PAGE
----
Extras: Funimation has been providing some of the most interesting and plentiful extras on anime now for some time (just witness my review of Samurai 7 #4 as an example) and this was no different. It started off with a parody cover using the mainstream hit Platoon as a guide. Then there were some original Japanese extras consisting of an 8.5 minute long feature "Making of the live action opening" and a moderately long interview with Takatori Hideaki, the singer of a few of the Japanese songs for the show. While he was kind of self serving in hawking his audio CD, it was an interesting way to start such extras (I'd figure they'd get the director, the producers, or maybe one of the lead voice actors for the first volume) but enjoyable at times. There were a couple of text character profiles; one for Desert Punk and the other for Rain Spider, after that. I really liked the next extra; an original episode as it aired on Japanese TV, which was substantially different from the version on the DVD. There was more over the top humor to it and I think some of you might prefer it over the main version on the disc. There were also some textless songs, a fine episode of Mr Junk on Stain Alley dealing with the robot-man tape player that danced until shut down, and trailers to shows like Samurai 7.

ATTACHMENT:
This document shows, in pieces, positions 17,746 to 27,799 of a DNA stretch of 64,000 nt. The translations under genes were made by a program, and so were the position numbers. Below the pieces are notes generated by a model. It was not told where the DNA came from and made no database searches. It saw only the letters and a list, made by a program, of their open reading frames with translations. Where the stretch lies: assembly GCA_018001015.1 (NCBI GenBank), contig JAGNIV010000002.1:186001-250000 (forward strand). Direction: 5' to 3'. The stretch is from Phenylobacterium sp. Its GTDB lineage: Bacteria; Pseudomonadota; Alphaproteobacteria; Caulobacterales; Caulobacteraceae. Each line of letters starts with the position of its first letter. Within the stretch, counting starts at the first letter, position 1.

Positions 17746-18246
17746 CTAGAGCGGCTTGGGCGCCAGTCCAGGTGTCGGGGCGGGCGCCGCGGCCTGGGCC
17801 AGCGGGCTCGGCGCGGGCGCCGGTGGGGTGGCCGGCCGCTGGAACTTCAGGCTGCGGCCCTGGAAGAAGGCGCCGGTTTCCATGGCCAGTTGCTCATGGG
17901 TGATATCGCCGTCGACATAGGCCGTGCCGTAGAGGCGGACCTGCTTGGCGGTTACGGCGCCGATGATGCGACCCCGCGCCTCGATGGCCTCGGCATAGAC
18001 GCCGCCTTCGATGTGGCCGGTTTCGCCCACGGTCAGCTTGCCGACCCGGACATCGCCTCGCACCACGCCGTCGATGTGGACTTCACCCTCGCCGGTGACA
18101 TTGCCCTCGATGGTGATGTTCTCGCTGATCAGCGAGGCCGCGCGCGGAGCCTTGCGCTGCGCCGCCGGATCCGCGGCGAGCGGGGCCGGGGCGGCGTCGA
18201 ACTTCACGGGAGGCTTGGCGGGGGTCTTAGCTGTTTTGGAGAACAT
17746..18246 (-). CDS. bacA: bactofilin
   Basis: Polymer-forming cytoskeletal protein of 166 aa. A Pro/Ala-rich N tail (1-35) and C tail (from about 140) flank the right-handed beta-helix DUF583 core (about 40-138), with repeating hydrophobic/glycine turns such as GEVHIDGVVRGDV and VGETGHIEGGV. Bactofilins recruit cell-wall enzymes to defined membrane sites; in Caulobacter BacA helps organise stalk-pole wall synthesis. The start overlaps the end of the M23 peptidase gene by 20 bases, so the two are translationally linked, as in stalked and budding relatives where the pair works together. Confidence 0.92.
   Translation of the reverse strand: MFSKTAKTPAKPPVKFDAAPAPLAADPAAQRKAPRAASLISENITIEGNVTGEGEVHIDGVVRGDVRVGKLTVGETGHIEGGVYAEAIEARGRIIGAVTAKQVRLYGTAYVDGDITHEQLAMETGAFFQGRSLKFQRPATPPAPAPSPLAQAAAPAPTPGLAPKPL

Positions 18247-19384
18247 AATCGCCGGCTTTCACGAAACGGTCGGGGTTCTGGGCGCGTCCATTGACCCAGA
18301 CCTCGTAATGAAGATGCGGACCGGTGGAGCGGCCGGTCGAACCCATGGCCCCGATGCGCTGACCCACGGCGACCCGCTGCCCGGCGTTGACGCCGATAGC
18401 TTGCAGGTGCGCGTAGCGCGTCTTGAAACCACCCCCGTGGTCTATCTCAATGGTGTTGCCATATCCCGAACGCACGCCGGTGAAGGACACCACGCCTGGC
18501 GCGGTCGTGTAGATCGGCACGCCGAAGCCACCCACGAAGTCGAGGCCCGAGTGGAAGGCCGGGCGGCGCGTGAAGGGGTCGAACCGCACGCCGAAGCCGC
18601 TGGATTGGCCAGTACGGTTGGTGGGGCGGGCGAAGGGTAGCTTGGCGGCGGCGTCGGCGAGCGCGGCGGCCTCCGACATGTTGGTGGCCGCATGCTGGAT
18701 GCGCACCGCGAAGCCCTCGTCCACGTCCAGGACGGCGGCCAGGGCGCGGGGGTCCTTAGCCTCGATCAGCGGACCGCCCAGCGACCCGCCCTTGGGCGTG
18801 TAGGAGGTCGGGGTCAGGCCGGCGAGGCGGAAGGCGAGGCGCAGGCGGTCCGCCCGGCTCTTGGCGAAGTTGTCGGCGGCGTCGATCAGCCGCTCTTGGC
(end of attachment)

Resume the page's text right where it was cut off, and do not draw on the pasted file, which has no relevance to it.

Final Thoughts: Desert Punk 1: Enter The Desert was a lot of fun to watch and had some great extras that added a substantial amount of value to the show. I thought the replay value was superior and the premise amusing enough to warrant picking up a copy with my hopes that future volumes are at least as good. Yeah, the basics here have been down many times before in anime and the limited amount of fan service and sexual innuendo probably justified the TV-MA rating nearly as much as the violence did but I didn't think it was particularly outrageous in terms of the this kind of show (I wouldn't have a problem with a younger audience watching it under adult supervision). In short, Desert Punk was anything but a punk when it came to laughs and I hope you give it a look in the future.
If you enjoy anime, take a look at some of the recommendations by DVD Talk's twisted cast of reviewers in their Best Of Anime 2003, Best Of Anime 2004, and Best of Anime 2005 articles or their regular column Anime Talk.